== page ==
I have always wanted to create a custom heads up display for my Z. Something along the lines of a tablet running software that talks to my car and displays various information, gauges, etc. in real time. I started searching around and found a few products you can purchase, but none of them seemed to be exactly what I wanted. So then I started looking for ways to do this myself. The first step is figuring out how to talk to the car. OBD2 ports are standard on cars (located under the driver side dash) and offer a way for service techs to hook up and grab information from your car. How much information? A lot. Here’s a list of standard OBD2 information that can be read from a car. But is there more?
It turns out newer cars use a Controller Area Network (CAN) to connect all of the various control modules so they can exchange information. This network only uses two wires, CAN-H and CAN-L, so it greatly reduces wiring. This network is also wired to the standard OBD2 port on pins 6 and 14. This makes the network available to anyone without modifying the car. What’s cool about this is that the information flying around on the CAN is what your car uses to function. So spying on this is like getting a sneak peak behind the scenes of how your car really works. I found a similar project here that got me off to a fast start.
I purchased a CANUSB module and an OBD2-to-serial cable to interface with my laptop. I had to modify the OBD2-to-serial cable because the wiring was slightly off. I just cut it in half and soldered the following wires together:
CAN-L: Serial brown – OBD2 gray
Ground: Serial purple – OBD2 brown
CAN-H: Serial white – OBD2 purple
I left all of the other wires disconnected to keep it simple.
I created a computer program to talk to the CANUSB and log the information that it receives. The screenshot below shows the logger program running and filtering out only messages with ID 180. The messages are shown on the right as they come in.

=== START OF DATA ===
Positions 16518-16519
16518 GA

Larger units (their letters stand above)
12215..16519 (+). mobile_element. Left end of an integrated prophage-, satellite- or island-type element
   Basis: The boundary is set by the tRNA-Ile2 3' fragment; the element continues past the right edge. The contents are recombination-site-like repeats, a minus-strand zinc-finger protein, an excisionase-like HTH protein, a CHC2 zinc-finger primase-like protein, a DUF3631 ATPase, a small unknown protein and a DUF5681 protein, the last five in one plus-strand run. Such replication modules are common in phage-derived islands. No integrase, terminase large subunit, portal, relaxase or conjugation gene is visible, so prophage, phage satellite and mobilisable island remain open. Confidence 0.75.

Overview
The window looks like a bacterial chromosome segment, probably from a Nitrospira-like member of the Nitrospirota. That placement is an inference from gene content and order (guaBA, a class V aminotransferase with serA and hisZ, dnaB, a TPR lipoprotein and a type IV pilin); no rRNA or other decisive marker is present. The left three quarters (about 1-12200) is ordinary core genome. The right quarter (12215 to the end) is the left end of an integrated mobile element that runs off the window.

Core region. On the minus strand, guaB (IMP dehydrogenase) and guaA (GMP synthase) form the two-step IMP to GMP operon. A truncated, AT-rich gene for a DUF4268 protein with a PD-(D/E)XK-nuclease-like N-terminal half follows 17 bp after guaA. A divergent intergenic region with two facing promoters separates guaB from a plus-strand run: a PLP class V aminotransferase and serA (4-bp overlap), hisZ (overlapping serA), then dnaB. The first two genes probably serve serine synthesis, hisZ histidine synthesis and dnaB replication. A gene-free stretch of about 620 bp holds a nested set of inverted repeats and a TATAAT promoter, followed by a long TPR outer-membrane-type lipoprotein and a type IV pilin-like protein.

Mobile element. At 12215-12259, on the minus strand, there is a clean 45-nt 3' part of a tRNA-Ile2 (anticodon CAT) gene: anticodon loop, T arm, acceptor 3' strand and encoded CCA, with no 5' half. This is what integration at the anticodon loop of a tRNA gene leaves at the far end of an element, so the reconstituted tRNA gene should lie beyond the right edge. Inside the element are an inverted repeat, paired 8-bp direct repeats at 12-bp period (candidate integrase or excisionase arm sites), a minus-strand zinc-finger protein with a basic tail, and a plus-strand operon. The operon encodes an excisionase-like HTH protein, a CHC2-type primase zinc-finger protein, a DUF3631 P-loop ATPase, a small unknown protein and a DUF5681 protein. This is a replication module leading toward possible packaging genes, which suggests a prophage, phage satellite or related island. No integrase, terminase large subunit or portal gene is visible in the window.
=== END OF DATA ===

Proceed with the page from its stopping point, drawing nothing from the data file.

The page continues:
It turns out that the 370Z network only has 30 IDs (or messages) that it uses during normal operation. However, those 30 messages contain a lot of information. Each message may contain up to 8 bytes of data that may represent all sorts of data. One byte may be the gas pedal position, two bytes combined may be the vehicle speed, one byte may be a bitfield that shows the status of 8 different status lights, etc. Sorting through all of this information is daunting, especially since Nissan barely mentions it in their service manual. So I created another program to visualize the data stored by my logging program. Below is screenshot of the program displaying information from a short drive.
Top: vehicle speed, Top-middle: engine RPM and gas pedal position, Bottom-middle: big spikes show brake light status, Bottom: little spikes show clutch pedal status
The above data is completely unfiltered and no calculations can be performed yet. However, it makes sorting through and comparing data much easier. Next I will add the ability to pull the OBD2 standard information along with the data I already capture. This will allow me to compare known information with the data flying around the CAN. I’ll update my progress on this spreadsheet, which shows what I’ve decoded so far. More to come soon.